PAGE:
After the first time I had kissed a stranger — in the blushing light of a music festival — I was reeling by how easily it had happened. He had seen me, chatted a little, put his arm around me…the only reason why we didn’t kiss sooner was because I was too naive to realize what he wanted.
In high school, finding someone to kiss would have been much more difficult, to say the least. Not because I wasn’t interested in anyone — but my shy and awkward demeanor didn’t attract boys at my school. The option of hooking up — being physically intimate with someone without the emotional aspect — was never really on the table, mostly because I was idealistic and unpopular, partly because high schoolers are actually more romantic than society portrays them as.
I was shaken by the intensity of the raw intimacy and sudden escalation. However, I also felt more pleased and content than I’d ever expect to be. It had happened so spontaneously that it almost felt natural, like this is the way kissing should be.
Blessfully, that first encounter wasn’t just a fluke. I found heady kisses in the corners of frat parties, amid swirling lights and pounding music. There’s usually not much conversation or courting that precedes them. Just a glance. It suits me surprisingly well: I’m not good at talking. Even though I barely had experience before college, I felt like I had been capable of this all along. I learned that I’m not a patient girl.
“I’m not, like, seductive,” I explained to my friends as we walk back home, after a successful night. “I don’t have ‘game.’ I’m just easier than most girls.”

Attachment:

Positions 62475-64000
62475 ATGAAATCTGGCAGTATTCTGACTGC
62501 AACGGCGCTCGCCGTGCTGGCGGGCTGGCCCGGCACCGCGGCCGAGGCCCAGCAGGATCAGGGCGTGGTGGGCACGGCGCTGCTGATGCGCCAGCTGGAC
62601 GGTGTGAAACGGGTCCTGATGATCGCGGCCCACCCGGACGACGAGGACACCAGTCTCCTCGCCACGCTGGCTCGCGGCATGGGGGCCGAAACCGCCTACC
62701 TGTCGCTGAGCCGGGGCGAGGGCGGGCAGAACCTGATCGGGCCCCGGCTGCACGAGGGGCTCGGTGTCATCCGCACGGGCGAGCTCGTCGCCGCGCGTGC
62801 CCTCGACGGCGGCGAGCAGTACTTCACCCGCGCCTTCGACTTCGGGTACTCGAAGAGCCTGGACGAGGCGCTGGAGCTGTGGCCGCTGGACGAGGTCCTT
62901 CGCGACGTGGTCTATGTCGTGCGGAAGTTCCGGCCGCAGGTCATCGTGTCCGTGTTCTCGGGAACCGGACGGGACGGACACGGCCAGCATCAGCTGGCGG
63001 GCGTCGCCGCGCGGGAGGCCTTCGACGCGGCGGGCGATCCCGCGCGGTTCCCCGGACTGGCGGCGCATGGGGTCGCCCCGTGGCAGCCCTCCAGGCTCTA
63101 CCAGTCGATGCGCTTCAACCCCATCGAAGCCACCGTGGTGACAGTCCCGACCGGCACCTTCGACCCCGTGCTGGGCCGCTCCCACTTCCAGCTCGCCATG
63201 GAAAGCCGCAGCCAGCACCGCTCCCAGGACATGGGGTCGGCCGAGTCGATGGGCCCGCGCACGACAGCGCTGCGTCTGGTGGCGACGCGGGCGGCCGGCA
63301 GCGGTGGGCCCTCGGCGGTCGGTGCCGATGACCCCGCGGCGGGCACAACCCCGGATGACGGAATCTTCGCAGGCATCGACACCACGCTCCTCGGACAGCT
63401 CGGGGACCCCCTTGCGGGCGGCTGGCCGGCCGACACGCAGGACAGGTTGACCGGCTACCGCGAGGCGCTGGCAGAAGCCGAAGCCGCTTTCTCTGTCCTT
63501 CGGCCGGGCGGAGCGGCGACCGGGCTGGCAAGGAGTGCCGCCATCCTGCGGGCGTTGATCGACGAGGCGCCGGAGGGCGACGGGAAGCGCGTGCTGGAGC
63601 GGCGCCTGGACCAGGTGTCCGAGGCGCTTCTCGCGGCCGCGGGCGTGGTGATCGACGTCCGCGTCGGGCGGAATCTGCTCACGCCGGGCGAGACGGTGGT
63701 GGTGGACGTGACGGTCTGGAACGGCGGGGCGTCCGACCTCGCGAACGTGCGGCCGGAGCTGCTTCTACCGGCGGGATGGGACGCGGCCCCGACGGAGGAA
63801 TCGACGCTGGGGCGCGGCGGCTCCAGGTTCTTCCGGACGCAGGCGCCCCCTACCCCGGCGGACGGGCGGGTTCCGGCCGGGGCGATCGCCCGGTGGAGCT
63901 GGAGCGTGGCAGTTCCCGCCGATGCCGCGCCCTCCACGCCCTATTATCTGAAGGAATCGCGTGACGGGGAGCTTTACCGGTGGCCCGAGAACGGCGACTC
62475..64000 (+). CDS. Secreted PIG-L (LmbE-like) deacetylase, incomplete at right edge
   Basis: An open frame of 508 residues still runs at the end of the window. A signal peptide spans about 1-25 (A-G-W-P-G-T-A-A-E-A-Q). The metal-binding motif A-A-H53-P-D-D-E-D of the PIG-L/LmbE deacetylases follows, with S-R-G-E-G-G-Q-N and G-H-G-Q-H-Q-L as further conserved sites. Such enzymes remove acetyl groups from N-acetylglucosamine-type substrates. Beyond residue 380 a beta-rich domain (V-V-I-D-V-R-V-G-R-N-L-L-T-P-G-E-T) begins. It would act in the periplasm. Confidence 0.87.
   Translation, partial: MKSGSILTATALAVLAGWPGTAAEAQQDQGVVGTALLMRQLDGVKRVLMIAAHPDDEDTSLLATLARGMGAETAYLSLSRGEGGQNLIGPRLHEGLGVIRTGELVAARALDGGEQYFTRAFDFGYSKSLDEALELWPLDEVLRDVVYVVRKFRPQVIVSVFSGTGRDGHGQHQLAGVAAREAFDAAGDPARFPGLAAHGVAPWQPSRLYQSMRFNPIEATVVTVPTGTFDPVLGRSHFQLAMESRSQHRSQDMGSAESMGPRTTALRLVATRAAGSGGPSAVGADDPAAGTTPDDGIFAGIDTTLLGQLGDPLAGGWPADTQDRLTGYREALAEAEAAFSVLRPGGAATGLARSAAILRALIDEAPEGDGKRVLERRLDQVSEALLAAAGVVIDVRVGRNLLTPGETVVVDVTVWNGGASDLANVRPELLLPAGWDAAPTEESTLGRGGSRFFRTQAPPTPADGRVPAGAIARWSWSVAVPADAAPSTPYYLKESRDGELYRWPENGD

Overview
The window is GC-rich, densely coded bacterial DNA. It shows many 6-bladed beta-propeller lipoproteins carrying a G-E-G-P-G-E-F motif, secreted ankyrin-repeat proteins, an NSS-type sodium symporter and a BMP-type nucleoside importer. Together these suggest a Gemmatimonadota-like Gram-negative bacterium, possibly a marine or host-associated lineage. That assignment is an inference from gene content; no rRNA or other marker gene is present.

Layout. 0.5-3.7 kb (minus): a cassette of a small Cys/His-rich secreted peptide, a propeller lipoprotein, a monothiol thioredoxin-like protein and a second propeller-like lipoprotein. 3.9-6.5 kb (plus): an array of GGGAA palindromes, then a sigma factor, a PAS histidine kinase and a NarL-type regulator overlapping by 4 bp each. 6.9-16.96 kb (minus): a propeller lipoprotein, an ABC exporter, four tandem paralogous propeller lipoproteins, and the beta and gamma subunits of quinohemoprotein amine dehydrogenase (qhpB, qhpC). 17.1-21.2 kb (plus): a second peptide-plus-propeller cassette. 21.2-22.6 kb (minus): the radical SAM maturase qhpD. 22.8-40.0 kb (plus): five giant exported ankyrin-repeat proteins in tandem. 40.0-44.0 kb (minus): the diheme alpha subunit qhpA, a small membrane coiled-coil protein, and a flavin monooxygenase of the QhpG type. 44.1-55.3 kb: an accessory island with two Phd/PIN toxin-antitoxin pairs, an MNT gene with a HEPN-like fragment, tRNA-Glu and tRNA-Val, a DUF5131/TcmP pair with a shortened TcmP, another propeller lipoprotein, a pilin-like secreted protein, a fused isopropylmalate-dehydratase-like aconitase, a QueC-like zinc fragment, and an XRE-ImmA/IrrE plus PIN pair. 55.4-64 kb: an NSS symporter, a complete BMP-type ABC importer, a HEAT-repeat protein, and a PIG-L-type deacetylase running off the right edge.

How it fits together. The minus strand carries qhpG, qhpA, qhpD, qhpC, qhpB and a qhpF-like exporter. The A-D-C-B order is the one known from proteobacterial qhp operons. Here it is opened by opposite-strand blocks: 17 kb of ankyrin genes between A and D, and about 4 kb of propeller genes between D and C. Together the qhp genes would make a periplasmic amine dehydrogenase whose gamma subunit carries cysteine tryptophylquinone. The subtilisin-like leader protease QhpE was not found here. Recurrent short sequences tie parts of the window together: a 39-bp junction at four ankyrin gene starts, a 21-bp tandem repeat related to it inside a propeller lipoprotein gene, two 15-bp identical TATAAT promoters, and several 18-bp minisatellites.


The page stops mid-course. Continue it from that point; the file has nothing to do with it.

But it’s just kissing. After making out for a while, boys usually ask me to go home with them, and I curtly say no. As it happens more and more, though, it’s harder to refuse.
One morning I woke up next to a boy, and we sweetly kissed goodbye, but it didn’t hurt to leave. Quick and painless. I didn’t miss him, and it’s the lightest I’ve felt about a boy in my whole life.
The next week, I cringed away from him when I blinked awake, remembering what we had almost did, hating him for trying to go too fast. I left the apartment without a word, and I explained my reasons through text later. We don’t talk or see each other ever again.
I’m thankful that it’s so easy to escape.
I thought I needed a summer fling in my life. A mutual friend, Kaley, hooked me up with a friend that she, herself, had hooked up with, so I trusted her recommendation.
He’s definitely a fuckboy, but not like any fuckboy I’ve ever met. He’s very affectionate and tender. “You have such a cute nose. Boop,” he said, leaning forward and brushing his nose against mine. For a second, I was insanely happy — in the next, I was struck by tragedy: because none of this was as real as I wanted it to be.
For a week, I took delicious, consecutive shots of intimacy and felt okay until it hit me all at once — ’til I was laying across his chest after a party, and the sound of his heartbeat in my ear moved me to tears.
Afterwards, I run to Kaley, and she muses, “He’s really good at making you feel special — but not, at the same time.”
It was such a clarifying, succinct aphorism; I’ve been nudging against it, but it would’ve taken me weeks to synthesize that realization myself. I needed to hear that sentence like I need food and water. Not only did it pinpoint exactly what was wrong about him — what was wrong for me about him — it also explained exactly how hookup culture is tearing me apart.
“I don’t think we should do physical stuff anymore,” I said.
“That’s fine,” he said, immediately and casually. “Is there a reason why?”
“Well, I just see myself getting hurt if I keep seeing you,” I explained. “Not by you, but by my own feelings.”
“That makes sense,” he replied, and that is that. I’m relieved by how effortless it was: that he didn’t protest, didn’t try to dissuade me. But at the same time, it hurt to see how quickly he let me go, you know? Hookups are just like that: easy to start, easy to detach. But I don’t think I’m looking for easy anymore.